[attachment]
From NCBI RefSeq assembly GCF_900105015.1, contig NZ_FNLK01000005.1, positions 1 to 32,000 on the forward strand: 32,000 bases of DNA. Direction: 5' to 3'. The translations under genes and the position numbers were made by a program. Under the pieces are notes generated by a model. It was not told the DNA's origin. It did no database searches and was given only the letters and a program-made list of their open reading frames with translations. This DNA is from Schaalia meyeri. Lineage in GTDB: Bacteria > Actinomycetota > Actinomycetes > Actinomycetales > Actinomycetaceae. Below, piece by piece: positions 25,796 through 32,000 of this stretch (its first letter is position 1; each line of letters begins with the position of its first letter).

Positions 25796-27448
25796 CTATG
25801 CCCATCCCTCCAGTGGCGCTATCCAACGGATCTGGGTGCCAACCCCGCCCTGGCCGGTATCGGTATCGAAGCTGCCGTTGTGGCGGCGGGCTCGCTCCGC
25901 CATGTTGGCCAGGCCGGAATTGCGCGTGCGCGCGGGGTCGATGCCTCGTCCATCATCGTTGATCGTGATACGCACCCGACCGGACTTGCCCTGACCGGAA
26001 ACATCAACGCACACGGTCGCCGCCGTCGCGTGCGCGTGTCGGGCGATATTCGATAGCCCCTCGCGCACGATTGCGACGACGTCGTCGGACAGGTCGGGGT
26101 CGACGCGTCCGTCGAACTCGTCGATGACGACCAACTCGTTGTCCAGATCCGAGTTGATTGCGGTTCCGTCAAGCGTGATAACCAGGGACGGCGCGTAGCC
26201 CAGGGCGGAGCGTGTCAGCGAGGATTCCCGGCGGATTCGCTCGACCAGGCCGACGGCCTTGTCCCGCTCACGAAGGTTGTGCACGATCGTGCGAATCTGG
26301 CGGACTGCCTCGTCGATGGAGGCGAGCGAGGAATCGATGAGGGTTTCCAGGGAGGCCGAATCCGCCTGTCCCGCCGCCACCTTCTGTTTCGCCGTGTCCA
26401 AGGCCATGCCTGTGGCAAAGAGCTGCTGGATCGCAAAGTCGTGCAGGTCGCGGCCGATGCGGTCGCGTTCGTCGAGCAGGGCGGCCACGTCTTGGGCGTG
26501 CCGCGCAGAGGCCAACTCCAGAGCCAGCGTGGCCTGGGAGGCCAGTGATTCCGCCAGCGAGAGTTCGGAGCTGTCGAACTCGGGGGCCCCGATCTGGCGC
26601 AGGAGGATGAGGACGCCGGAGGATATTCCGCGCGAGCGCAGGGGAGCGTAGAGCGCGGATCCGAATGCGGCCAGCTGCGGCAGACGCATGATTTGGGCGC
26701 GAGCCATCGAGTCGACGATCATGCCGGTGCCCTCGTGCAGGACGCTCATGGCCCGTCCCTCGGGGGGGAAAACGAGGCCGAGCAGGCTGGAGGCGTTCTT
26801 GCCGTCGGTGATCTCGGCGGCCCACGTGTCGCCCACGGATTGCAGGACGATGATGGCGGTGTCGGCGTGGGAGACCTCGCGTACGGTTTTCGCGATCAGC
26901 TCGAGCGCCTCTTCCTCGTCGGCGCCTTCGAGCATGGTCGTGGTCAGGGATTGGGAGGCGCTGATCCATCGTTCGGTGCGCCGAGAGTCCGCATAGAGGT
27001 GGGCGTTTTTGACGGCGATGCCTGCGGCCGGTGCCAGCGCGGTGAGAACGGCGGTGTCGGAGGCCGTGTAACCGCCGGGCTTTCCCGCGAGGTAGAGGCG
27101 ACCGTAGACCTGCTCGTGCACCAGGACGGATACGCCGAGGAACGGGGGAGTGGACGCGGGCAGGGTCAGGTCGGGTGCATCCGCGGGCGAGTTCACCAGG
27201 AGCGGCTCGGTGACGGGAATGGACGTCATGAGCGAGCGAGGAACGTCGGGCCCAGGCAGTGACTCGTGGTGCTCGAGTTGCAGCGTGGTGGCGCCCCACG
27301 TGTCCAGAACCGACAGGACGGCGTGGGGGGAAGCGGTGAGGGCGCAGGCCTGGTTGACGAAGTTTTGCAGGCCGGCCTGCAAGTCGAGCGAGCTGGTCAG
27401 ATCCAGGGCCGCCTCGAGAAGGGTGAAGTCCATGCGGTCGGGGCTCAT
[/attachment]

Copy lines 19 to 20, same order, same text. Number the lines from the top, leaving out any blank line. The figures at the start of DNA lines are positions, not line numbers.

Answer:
27301 TGTCCAGAACCGACAGGACGGCGTGGGGGGAAGCGGTGAGGGCGCAGGCCTGGTTGACGAAGTTTTGCAGGCCGGCCTGCAAGTCGAGCGAGCTGGTCAG
27401 ATCCAGGGCCGCCTCGAGAAGGGTGAAGTCCATGCGGTCGGGGCTCAT